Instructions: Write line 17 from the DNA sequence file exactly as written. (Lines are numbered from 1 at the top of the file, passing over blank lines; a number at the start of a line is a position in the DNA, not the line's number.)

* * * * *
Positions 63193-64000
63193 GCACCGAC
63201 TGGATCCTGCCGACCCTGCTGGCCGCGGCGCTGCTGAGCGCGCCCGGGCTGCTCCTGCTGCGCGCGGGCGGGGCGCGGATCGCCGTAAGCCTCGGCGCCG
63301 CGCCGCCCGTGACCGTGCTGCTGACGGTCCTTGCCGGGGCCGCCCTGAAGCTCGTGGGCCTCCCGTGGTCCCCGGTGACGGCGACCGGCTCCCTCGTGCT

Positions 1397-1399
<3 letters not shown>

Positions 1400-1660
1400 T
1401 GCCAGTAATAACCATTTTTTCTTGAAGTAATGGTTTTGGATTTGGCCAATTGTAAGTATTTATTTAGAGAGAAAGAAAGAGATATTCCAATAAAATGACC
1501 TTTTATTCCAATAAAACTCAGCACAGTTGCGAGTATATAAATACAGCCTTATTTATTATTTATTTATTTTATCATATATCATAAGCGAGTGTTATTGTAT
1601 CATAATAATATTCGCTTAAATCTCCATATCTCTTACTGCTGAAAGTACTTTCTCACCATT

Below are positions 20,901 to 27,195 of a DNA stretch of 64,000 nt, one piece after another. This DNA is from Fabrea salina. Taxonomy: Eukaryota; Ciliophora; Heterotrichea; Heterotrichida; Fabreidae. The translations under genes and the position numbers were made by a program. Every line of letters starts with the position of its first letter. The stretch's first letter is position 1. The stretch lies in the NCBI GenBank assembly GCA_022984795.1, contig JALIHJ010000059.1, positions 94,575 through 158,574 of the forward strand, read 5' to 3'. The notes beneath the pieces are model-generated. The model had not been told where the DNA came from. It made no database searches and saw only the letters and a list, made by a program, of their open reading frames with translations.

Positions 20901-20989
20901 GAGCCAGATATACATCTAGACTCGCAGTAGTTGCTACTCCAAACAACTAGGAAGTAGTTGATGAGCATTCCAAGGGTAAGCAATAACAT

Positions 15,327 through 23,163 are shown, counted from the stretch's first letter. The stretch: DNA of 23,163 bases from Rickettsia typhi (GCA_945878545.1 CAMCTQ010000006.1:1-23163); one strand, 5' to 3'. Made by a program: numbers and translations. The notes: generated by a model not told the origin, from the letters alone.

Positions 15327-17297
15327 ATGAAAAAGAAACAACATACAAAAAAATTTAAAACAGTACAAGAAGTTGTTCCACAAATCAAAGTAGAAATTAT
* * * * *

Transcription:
15327 ATGAAAAAGAAACAACATACAAAAAAATTTAAAACAGTACAAGAAGTTGTTCCACAAATCAAAGTAGAAATTAT